The AK Party’s election campaign weapon has emerged
Turkish politics is preparing for another hot summer. In his party’s parliamentary group meeting this week, Prime Minister Binali Yıldırım explained that the ruling Justice and Development Party (AK Party) will soon propose a constitutional amendment to parliament to change to a presidential system, or to a system with a president legally affiliated with a political party. If this amendment does not receive the necessary 330 votes in parliament for it to be taken to a referendum, the country will go to another general election.
Let’s remember the recent constitutional amendment vote in parliament on political immunities. In the first round of this vote, 367 affirmative votes were not reached, thus obligating a referendum. On the morning of the second round of voting, when President Recep Tayyip Erdoğan made a speech supporting the lifting of the immunities with a referendum, the main opposition party Republican People’s Party (CHP) recognized that the AK Party was determined on this issue. So the CHP supported the amendment, and CHP deputies’ votes enabled the amendment to pass the threshold of 367 votes – meaning it would not have to go to a referendum.
There were two particular reasons for the CHP’s fear of a referendum on lifting immunities. The first reason was that if it had rejected the motion in parliament, it would not have been able to defend this rejection very loudly in a campaign. But it would still remain a “rejecting party” in the eyes of the public. A probable high rate of affirmative votes in the referendum would have contributed to the consolidation of AK Party votes, as happened in the 2010 referendum.
It is apparent that the AK Party will introduce its constitutional change initiative before July 10, the announced date of the Nationalist Movement Party (MHP) convention, at which embattled MHP head Devlet Bahçeli faces a leadership challenge.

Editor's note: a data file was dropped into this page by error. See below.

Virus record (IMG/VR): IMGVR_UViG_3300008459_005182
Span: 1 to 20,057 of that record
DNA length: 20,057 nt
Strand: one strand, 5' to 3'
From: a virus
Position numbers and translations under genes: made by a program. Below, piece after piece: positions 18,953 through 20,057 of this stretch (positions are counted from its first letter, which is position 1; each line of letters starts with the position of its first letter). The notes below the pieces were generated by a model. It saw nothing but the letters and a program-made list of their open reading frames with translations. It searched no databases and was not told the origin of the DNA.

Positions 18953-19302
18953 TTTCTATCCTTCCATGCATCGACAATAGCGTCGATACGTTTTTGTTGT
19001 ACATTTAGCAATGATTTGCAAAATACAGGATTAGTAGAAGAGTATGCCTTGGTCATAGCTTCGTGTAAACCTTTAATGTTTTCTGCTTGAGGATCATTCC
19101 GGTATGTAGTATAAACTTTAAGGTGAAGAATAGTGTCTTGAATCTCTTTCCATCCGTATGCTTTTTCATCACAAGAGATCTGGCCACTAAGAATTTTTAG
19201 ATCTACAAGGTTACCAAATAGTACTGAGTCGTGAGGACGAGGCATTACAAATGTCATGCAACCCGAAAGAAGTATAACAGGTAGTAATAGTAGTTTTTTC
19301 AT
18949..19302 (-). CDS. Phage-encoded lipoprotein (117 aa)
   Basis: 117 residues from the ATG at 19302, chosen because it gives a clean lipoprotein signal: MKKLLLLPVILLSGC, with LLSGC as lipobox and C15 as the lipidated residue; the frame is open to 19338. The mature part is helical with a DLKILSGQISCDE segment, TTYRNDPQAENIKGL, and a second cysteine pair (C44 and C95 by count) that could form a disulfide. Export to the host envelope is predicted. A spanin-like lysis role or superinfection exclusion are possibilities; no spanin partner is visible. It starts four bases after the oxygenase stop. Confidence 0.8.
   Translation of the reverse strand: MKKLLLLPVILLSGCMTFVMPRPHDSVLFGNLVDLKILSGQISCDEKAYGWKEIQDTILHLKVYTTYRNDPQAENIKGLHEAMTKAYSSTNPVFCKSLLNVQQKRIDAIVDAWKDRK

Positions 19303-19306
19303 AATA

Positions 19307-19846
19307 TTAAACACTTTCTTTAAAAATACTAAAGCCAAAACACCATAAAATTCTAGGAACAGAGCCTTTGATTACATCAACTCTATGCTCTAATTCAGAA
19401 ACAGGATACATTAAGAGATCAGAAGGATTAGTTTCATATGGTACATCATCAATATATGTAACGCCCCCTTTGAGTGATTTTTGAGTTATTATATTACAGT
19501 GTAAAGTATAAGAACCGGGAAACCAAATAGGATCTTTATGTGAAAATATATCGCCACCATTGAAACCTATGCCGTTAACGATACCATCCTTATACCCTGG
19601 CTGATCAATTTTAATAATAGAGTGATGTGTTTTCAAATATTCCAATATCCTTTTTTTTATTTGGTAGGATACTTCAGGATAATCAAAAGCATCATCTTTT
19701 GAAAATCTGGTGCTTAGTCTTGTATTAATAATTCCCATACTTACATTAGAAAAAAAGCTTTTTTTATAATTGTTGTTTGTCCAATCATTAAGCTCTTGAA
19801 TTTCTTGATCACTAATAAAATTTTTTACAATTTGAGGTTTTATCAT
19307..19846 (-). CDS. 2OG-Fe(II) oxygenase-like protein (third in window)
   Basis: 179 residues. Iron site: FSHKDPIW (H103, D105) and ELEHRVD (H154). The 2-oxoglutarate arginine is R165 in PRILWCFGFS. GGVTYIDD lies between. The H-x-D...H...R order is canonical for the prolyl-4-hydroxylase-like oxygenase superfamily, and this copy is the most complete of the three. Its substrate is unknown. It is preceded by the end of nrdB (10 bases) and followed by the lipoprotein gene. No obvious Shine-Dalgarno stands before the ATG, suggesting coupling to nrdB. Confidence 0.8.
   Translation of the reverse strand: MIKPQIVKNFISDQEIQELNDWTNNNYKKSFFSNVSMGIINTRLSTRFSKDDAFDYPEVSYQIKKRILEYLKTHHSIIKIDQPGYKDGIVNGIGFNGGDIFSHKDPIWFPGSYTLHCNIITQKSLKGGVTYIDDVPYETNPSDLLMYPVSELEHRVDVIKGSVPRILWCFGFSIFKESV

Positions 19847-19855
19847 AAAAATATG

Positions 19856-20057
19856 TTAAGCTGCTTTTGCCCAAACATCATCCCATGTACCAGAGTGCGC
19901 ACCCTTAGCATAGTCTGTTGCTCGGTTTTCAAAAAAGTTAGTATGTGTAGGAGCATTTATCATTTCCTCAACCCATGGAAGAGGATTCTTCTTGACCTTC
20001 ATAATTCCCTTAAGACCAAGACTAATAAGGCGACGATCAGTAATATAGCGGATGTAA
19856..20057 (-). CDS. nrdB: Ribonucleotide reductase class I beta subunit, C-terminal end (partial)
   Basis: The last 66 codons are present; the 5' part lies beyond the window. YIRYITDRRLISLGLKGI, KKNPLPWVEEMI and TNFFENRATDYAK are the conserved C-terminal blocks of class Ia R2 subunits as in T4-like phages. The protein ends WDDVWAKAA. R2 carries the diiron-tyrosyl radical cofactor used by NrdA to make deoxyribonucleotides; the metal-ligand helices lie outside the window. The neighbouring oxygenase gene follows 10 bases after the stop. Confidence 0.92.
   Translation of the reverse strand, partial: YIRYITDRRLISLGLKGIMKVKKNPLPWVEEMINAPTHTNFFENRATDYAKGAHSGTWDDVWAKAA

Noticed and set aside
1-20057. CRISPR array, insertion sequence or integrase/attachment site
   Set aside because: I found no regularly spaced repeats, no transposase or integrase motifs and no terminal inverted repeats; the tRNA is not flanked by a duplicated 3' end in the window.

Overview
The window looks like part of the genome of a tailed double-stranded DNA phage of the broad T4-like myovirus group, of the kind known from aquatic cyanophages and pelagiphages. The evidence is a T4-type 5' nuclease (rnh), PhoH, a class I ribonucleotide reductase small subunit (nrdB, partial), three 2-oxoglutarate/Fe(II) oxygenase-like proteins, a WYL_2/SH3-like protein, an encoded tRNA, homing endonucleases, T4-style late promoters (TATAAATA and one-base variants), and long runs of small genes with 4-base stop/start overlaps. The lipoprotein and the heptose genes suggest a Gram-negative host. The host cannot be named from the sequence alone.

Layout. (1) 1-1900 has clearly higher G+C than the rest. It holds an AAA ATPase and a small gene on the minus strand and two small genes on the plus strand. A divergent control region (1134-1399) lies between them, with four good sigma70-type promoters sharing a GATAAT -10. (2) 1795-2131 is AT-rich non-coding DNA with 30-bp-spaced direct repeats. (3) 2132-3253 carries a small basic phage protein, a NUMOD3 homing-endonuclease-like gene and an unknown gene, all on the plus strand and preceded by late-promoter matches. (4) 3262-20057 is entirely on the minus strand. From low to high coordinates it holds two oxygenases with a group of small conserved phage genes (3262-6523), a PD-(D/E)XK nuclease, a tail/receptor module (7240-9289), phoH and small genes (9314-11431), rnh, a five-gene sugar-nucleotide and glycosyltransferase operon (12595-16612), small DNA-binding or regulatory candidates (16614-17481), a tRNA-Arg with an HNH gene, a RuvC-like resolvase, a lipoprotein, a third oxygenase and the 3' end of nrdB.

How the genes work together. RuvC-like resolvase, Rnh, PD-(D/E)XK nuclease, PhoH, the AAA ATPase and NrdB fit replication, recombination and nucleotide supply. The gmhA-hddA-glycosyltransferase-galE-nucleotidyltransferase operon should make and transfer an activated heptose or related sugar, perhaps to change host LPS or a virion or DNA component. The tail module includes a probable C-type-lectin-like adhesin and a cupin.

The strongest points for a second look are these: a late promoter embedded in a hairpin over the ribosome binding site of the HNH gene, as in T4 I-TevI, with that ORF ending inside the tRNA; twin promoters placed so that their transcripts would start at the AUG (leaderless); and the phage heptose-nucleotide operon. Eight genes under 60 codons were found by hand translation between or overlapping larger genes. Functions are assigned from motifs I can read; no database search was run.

So how will fear of an early general election affect the MHP convention? Will MHP deputies act with the fear of not being elected again in an early election, or will they just give up everything?
In my opinion, the probability of an election this fall has risen pretty high. Either the election will be for a referendum to change the system to formally affiliate the president with a political party, or it will be for a general election.
We don’t know exactly which articles of the constitution the AK Party will aim to change. According to legal experts in the AK Party and at the presidency, at least Articles 101 and 103 will change. The clause about the president having to sever his relations with his party will be removed, as well as the references to impartiality.
In my opinion, a change is also needed in Article 104. In this article, the president should be formally given the title of head of state, but also the head of the executive body.
But this would not be enough. A change could also be made to Article 110, relating to the prime minister’s taking of office and the vote of confidence. The requirement for a vote of confidence for the prime minister would be lifted for a prime minister appointed by the president. But parliament could, if it wished, challenge the government with a vote of no confidence. Similarly, a change could also be introduced by the AK Party to Article 112, on the functions and political responsibilities of the prime minister.
It seems that a president affiliated with a political party system could resemble the French semi-presidential system.
The ongoing debate over the political system, which has not been fully conducted in Turkey, should not be squeezed into polarization and a simple “yes/no” dilemma.
Those who reject presidential or semi-presidential systems should be able to declare what they propose instead. We don’t know yet what the CHP says on correcting the problematic aspects of the current parliamentary system. It looks like the early birds have again caught the worm, while the CHP has nothing to say but “no,” polarizing the matter and declaring “over my dead body.”